Seville

So much Spanish life happens on bustling streets or within boisterous bars along the walkways. And what a better way to soak up all that energy than in the Andalucian capital, Seville. We were welcomed to what is known as the frying pan of Europe…not so much for its culinary delights, but because it’s hot here! Our daily walks were endured with temperatures ranging between 37C and 40C. And we wondered why the Spanish have siesta between 2pm and 5pm. The city is deserted during the heat of the day but come late afternoon, it awakens and by early evening, it is heaving again.




So, let’s take a moment and conjure up an image of Spain…the real Spain, where the air is thick with the smell of orange blossom, jasmine and cured ham, with hot, endless nights and a cacophony of noise, people enjoying early drinks and late dinners under clear dark skies. Sevilla, it is a city where you can lose yourself in and surrender to this hypnotising magic, with orange tree-lined streets and shady plazas that pulse with life. Sevillians live in the streets, taking advantage of the wide open space called and enjoy each other’s company.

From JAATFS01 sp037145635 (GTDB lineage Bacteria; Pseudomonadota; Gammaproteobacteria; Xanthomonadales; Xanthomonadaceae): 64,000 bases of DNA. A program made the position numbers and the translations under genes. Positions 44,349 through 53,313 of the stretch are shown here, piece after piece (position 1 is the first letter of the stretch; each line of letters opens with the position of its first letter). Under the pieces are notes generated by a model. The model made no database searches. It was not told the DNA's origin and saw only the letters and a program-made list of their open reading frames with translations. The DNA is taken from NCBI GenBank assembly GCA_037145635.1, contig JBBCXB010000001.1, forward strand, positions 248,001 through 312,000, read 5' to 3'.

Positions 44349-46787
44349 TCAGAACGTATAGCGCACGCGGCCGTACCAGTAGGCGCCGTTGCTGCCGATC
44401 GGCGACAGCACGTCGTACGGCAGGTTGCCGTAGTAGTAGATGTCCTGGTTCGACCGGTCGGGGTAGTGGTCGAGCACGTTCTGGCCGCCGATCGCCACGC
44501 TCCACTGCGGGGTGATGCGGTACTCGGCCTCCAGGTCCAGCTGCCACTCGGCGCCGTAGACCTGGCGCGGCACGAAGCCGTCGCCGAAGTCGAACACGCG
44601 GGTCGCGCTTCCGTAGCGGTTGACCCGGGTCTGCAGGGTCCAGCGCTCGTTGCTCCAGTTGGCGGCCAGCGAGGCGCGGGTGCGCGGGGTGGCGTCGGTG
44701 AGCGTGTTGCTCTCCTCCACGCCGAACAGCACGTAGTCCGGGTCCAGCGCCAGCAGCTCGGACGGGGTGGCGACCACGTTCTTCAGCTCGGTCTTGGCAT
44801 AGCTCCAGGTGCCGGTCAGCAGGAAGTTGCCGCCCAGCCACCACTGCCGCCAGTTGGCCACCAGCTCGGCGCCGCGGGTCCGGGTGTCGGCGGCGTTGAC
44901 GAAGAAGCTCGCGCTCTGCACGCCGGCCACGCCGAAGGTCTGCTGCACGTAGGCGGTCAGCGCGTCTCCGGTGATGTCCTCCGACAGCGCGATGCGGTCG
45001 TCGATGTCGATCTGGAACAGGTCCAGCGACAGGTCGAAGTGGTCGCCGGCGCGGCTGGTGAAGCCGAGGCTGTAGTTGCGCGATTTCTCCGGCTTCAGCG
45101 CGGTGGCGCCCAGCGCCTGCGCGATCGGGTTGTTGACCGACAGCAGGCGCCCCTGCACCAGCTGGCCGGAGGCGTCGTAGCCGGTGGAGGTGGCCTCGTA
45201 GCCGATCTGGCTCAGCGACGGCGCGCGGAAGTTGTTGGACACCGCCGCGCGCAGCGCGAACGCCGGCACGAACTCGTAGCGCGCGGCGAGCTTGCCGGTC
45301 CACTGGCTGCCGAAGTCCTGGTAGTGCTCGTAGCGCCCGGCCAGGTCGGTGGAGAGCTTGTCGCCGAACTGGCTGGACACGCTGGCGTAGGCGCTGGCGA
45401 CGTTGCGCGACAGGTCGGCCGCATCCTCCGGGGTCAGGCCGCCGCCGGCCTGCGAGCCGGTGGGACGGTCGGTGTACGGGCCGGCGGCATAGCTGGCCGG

(our local bar/restaurant)

The Seville Cathedral is the largest gothic cathedral, and third-largest church, in the world. Like many of Seville’s churches, it was originally installed in the old Moorish mosque. When the mosque was destroyed, the Seville Cathedral was born in its place. The Giralda remains from the original mosque.






The cathedral is also the final (partial) resting place of Christopher Columbus, interred in a large tomb to the side of the cathedral. It is a monument in its own right. Further, it is subject to a great riddle – the explorer’s bones were returned from Cuba yet there are suggestions that the tomb does not contain his remains, notwithstanding DNA testing.

The Giralda tower is visible from outside the city, and would have completely dominated the skyline in Moorish times when it served as a minaret and watchtower. The structure dates from late 12th century and includes the later addition of the bell tower and associated adornments added by the Christians.